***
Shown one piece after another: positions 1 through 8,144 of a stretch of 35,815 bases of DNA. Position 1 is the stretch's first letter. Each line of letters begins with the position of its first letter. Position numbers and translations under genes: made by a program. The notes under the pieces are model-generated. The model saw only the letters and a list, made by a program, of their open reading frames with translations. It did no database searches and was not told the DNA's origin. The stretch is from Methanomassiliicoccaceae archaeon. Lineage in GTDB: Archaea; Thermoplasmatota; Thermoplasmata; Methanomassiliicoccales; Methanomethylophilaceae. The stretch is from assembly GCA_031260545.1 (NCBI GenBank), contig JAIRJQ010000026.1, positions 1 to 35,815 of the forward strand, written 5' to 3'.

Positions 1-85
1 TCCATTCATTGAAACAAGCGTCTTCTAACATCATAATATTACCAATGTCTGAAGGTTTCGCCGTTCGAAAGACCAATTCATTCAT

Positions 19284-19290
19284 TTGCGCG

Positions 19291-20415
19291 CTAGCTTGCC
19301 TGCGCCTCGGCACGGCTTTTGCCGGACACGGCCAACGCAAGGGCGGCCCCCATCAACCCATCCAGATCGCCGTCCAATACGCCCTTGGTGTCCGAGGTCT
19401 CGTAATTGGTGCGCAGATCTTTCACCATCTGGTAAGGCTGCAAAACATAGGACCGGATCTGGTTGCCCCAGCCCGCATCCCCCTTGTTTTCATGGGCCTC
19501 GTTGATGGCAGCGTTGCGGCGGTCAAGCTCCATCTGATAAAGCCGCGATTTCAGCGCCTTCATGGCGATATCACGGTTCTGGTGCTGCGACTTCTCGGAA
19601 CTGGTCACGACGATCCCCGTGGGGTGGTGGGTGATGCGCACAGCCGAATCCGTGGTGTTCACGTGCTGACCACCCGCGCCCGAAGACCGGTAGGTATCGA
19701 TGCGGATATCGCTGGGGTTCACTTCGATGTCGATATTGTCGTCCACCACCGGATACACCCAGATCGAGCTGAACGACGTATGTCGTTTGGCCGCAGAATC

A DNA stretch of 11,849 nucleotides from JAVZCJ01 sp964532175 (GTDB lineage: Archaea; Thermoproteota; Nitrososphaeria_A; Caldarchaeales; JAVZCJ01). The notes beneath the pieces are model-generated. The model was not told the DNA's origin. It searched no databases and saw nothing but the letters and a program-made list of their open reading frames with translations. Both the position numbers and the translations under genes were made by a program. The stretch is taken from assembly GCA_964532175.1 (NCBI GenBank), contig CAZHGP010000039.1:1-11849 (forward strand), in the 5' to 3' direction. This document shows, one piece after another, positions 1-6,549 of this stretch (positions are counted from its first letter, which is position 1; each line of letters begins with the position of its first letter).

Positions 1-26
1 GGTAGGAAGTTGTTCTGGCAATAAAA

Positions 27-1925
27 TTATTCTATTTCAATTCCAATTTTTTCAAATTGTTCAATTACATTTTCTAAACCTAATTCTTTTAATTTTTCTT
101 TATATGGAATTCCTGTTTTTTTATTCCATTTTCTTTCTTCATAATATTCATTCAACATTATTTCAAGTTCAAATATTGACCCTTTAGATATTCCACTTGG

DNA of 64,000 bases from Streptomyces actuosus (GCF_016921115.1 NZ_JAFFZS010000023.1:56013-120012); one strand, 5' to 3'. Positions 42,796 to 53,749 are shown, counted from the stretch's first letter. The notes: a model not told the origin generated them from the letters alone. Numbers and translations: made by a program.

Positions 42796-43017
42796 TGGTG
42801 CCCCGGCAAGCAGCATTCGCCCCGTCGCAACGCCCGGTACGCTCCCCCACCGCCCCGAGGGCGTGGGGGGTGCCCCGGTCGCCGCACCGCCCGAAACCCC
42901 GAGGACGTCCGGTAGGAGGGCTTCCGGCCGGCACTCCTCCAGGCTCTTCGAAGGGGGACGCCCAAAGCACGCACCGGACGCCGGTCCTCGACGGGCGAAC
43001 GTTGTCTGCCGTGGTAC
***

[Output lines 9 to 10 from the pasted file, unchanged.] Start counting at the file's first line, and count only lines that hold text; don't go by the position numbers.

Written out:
19401 CGTAATTGGTGCGCAGATCTTTCACCATCTGGTAAGGCTGCAAAACATAGGACCGGATCTGGTTGCCCCAGCCCGCATCCCCCTTGTTTTCATGGGCCTC
19501 GTTGATGGCAGCGTTGCGGCGGTCAAGCTCCATCTGATAAAGCCGCGATTTCAGCGCCTTCATGGCGATATCACGGTTCTGGTGCTGCGACTTCTCGGAA